Companies seeking import certification in Mexico should be advised that Mexican authorities require companies to file regular annual reports that divulge the details of their operation with absolute transparency. Those same authorities can also audit a company at any time, so imports, production orders, inventory transactions, and exports must be accurately tracked and provable at any given time. Organization and discipline are essential. Foreign companies operating in Mexico must be able to run reports, more or less instantaneously whenever they are requested, and to keep current with a broad range of regulations that are continuously changing.
Duty deferral in China: Processing trade regimes
China’s version of IMMEX is known as processing trade regime, or PTR. More than 20% of foreign trade goes through PTR, the benefits of which are duty-free imports, license exemptions, and the credibility that comes with being a PTR-approved company.
Under PTR, approved companies are issued a handbook, which is essentially a ledger that companies must use for inventory management. Crucially, companies must keep track of the materials they import and the rate at which those materials are consumed in the manufacturing process. Prior to export, in a process called reconciliation, companies must use their handbook to prove that they used all the materials they imported, and that the rate of consumption matches the amount of materials in the exported product. If the rates don’t match and the company cannot explain why, a company may be on the hook for customs duties and fines. In cases where excessive tax evasion is proven jail time is possible.
There are three types of handbooks: paper, e-handbook, and e-paper handbook. Though paper handbooks are still offered, most companies use e-handbooks or e-paper handbooks. The difference between the two is that e-handbooks are designed to be used by companies with enterprise resource planning (ERP) systems, and e-paper handbooks are for companies that have standard computer systems.
Unlike paper handbooks, e-handbooks allow companies to submit declarations directly to China Customs, but the final result is the same. Before exporting their goods, companies must reconcile their importation and consumption of materials during the manufacturing process, which includes scraps, damaged materials, or other forms of waste.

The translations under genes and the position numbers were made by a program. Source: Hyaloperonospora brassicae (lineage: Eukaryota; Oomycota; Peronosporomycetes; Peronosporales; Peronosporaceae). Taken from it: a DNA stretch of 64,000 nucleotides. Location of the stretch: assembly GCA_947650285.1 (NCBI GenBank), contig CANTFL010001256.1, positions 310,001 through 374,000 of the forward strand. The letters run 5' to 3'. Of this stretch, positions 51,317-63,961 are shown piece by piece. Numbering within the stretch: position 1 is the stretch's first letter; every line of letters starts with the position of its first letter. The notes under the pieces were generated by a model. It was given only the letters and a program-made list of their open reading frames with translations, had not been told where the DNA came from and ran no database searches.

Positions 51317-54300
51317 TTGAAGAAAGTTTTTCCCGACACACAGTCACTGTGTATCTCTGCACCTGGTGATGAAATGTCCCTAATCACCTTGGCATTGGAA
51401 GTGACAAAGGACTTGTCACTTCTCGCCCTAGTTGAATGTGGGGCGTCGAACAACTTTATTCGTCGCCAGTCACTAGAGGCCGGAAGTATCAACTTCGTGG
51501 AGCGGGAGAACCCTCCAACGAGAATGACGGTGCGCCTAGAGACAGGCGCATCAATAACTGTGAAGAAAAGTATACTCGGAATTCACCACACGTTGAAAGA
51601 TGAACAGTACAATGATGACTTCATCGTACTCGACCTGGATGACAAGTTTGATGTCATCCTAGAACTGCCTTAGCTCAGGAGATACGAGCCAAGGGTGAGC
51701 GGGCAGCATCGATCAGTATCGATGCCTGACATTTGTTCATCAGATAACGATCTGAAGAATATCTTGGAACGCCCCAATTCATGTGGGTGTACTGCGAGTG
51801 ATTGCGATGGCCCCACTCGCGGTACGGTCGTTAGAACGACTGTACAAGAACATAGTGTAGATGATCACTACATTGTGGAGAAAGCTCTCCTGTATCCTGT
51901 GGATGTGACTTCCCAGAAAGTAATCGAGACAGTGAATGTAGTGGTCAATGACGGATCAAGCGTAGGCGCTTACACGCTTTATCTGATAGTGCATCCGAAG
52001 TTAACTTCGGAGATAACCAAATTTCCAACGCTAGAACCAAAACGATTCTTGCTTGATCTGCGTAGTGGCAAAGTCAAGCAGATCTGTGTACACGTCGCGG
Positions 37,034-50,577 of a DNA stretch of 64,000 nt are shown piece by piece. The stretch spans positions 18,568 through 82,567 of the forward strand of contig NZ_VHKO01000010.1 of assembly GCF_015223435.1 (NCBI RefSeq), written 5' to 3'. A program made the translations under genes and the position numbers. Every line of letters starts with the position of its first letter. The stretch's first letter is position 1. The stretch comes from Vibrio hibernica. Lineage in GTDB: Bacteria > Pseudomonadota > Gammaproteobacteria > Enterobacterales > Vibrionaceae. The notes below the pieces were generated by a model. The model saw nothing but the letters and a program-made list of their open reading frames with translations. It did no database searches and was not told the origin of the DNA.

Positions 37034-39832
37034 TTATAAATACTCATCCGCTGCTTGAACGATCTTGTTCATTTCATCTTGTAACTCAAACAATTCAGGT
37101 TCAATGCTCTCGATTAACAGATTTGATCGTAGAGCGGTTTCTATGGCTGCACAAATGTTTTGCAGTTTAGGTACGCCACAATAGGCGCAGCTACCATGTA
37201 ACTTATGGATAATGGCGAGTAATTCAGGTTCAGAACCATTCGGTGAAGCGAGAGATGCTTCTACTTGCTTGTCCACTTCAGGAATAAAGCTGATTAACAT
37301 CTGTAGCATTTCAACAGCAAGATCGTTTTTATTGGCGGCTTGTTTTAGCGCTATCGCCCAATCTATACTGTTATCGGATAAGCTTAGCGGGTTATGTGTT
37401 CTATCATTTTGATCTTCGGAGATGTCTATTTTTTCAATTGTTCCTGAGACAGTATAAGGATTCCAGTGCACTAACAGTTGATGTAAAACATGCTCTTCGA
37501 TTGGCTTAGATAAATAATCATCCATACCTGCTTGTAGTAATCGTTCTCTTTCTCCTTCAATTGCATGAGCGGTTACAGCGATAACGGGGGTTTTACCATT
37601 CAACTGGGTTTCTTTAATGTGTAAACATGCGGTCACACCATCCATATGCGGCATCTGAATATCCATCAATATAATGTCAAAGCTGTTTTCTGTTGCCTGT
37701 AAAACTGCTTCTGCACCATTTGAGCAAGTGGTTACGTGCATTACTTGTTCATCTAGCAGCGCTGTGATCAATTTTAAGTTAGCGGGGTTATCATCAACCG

In the final reckoning with customs, companies must prove that their physical inventory matches customs inventory records, and that both of these match inventory records recorded in the company’s ERP or computer records. If there are gaps, those gaps must be explained.
Because accuracy is so important, most companies using e-handbooks are shifting to automated inventory systems that keep track of all materials and usage in real time, and which can alert companies to any discrepancies before authorities start asking questions. If inventory gaps can be identified in advance, companies can prepare an explanation and avoid the consequences of being caught by surprise.
Global trade management software can help you take advantage of duty deferral programs around the world
No matter how they are managed, duty deferral programs around the world offer companies a way to reduce or eliminate customs duties and contain import/export costs.
The common denominator in every country is that companies must keep meticulous records of their activities or risk disruptions and penalties from local customs officials. The universal need for accuracy and transparency is why most large companies are switching to automated customs duty management software such as Thomson Reuters ONESOURCE Global Duty Optimization, which provides all the tools necessary to remain tax compliant in any part of the world.
Simplify your entire global trade management process with trade compliance information and facilitation tools that automate routine tasks, give you compliance confidence, and save time